The good news on the U.S. immigration front has been few and far between since Covid-19 shut down the world in March of 2021. It’s hard to fathom all the barriers that the U.S. government created in that lapse of time, including country-specific bars to entry which kept millions of people from traveling to the U.S., and the ever-changing standards used to decide if someone met the exceptions to that travel bar based on “National Interest”. Finally, on November 8, 2021, the ban was lifted and people from all over Europe and other barred countries began to flood in.

The much less publicized bottleneck was the one that has existed on a consular level, meaning the U.S. embassies and consulates around the world that process visas. First, for almost 9 months, the embassies shut down completely in terms of processing visas, except for direct relatives of U.S. citizens. Then it started to prioritize F-1 student visas, M-1 vocational visas, and J-1 training and internship visas, but getting an appointment for an H-1, O-1, L-1, or P-1 (the main professional visa categories) was next to impossible, leaving U.S. employers without their foreign employees, and many eligible professionals, artist and athletes stuck outside the U.S. or trying to get appointments at far-flung embassies which might temporarily be processing TCNs (third-country nationals). This created a wild west scenario, and cause the backlog of potentially several hundred thousand visas, with no appointment in sight (Some people were told to wait a year or more to get an appointment).

Finally some good news, almost two years into the Covid-driven slowdown/quasi-shutdown of visa processing came on December 23, an early Christmas gift: The authorization extended to consular officers through the end of 2022 to waive the in-person interview requirement for certain temporary employment nonimmigrant visa applicants who have a petition approved by the U.S. Citizenship and Immigration Services (USCIS).   This new authorization applies to temporary workers applying for H-1, H-3, H-4, L, O, P, and Q visas who meet certain conditions, including that they are applying for a visa in their country of nationality or residence.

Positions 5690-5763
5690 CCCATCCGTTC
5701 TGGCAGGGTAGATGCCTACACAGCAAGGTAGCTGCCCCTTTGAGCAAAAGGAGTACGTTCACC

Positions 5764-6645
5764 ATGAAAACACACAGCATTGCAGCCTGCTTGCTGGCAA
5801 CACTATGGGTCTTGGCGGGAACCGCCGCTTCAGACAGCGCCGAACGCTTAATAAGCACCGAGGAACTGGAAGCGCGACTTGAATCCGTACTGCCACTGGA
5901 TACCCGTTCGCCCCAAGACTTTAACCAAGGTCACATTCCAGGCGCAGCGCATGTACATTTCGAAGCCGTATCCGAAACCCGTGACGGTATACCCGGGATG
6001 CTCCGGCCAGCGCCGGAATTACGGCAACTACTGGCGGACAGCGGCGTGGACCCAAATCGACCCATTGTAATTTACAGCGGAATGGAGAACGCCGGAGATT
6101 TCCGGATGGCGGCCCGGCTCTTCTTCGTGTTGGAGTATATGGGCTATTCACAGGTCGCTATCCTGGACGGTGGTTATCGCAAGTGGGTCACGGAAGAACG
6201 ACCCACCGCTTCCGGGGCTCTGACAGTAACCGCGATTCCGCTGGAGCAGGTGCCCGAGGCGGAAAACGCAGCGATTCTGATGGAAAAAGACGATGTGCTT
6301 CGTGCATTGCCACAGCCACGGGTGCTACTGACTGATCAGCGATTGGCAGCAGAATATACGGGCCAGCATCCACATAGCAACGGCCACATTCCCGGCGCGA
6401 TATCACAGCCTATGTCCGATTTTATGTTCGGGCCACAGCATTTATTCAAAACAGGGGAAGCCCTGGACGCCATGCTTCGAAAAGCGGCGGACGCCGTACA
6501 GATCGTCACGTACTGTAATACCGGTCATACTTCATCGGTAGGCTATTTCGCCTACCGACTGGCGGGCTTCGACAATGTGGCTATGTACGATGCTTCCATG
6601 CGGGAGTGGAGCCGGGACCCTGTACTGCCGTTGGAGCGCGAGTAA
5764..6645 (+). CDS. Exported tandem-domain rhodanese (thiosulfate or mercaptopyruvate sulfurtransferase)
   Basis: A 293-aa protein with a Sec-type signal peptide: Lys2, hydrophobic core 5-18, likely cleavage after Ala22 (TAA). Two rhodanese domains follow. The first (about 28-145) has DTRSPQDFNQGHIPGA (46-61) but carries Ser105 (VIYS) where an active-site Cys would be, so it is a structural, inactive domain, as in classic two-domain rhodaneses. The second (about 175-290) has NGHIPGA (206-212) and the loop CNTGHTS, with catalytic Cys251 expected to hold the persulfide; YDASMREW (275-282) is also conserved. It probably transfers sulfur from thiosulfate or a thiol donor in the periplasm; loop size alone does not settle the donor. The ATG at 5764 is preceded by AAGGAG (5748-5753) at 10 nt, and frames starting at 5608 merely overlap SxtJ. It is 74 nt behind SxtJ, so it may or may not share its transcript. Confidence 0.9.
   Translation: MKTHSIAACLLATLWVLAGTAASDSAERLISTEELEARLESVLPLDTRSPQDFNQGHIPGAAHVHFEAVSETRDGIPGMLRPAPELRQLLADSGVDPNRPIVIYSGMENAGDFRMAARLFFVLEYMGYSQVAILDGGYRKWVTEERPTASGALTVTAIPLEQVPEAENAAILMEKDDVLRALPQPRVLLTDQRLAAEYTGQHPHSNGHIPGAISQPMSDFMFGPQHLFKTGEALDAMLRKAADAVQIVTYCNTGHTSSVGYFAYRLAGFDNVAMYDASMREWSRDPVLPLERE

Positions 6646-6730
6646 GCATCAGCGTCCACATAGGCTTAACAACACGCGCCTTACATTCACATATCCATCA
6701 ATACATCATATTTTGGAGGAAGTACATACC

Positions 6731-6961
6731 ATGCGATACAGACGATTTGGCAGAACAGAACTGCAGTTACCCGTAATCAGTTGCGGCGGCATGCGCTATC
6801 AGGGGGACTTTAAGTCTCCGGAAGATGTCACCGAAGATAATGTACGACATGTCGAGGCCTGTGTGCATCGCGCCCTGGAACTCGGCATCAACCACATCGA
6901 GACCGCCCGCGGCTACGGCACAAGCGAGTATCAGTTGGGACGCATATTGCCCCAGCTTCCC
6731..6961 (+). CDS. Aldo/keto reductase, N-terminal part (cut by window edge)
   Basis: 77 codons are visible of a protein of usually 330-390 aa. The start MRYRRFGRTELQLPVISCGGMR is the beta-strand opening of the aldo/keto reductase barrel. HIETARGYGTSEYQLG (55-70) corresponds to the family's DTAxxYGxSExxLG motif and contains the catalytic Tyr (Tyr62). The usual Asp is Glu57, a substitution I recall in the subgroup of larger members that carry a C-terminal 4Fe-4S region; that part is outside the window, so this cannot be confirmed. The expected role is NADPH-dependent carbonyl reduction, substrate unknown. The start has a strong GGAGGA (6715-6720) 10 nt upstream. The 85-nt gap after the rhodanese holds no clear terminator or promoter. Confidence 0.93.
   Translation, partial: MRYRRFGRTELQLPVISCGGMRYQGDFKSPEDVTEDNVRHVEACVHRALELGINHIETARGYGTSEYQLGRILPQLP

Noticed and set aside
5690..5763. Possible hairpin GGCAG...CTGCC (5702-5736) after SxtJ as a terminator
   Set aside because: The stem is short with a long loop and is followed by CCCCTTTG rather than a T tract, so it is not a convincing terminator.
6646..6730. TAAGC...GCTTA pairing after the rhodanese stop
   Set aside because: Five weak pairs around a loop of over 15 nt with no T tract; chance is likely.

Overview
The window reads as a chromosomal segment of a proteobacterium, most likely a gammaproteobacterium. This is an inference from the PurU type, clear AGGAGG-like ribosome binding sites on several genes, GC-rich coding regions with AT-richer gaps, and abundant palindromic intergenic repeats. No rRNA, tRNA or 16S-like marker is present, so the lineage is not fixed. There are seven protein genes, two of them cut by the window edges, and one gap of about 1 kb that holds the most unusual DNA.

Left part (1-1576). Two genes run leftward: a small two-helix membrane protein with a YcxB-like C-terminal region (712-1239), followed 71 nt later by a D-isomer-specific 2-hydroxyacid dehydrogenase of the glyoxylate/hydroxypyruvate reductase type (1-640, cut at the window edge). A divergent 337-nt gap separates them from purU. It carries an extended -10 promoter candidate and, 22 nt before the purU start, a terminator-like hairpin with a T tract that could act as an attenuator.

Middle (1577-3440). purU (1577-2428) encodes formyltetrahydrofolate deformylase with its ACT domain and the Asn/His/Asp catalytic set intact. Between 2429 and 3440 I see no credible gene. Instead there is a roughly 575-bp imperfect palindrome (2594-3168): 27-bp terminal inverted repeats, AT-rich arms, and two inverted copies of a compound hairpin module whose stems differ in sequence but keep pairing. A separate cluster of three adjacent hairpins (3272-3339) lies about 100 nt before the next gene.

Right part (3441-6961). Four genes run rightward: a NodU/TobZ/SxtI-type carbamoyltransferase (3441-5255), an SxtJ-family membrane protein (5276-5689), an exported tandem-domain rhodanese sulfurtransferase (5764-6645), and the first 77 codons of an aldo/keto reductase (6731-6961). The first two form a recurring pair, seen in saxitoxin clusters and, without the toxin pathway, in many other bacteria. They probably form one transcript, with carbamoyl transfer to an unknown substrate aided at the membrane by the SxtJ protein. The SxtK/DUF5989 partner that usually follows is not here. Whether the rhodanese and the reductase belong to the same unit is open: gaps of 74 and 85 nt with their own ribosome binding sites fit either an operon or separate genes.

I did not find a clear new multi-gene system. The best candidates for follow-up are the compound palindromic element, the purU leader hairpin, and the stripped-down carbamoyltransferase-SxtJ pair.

Now consular officers have discretion to waive the visa interview requirement for individual petition-based H-1, H-3, H-4, L, O, P, and Q applicants who were previously issued any type of visa, and who have never been refused a visa unless such refusal was overcome or waived, and who have no apparent ineligibility or potential ineligibility; or first-time individual petition-based H-1, H-3, H-4, L, O, P, and Q who are citizens or nationals of a country that participates in the Visa Waiver Program (VWP), provided they have no apparent ineligibility or potential ineligibility and have previously traveled to the United States using an authorization obtained via the Electronic System for Travel Authorization (ESTA).

In applying for this waiver one must adhere to the strict policies and procedures of the U.S. embassy or consulate in their country of citizenship or permanent residence. If followed correctly, applicants will be able to mail or drop off their passports and have them sent back with their visa stamp. In order for the consular officer to waive the interview, the DS-160 form must be filled out and submitted by the visa applicants prior to submission, allowing the consular officer to make determinations about the eligibility/admissibility of the visa applicant.

If you have any questions or need assistance with this consular process, please feel free to contact us.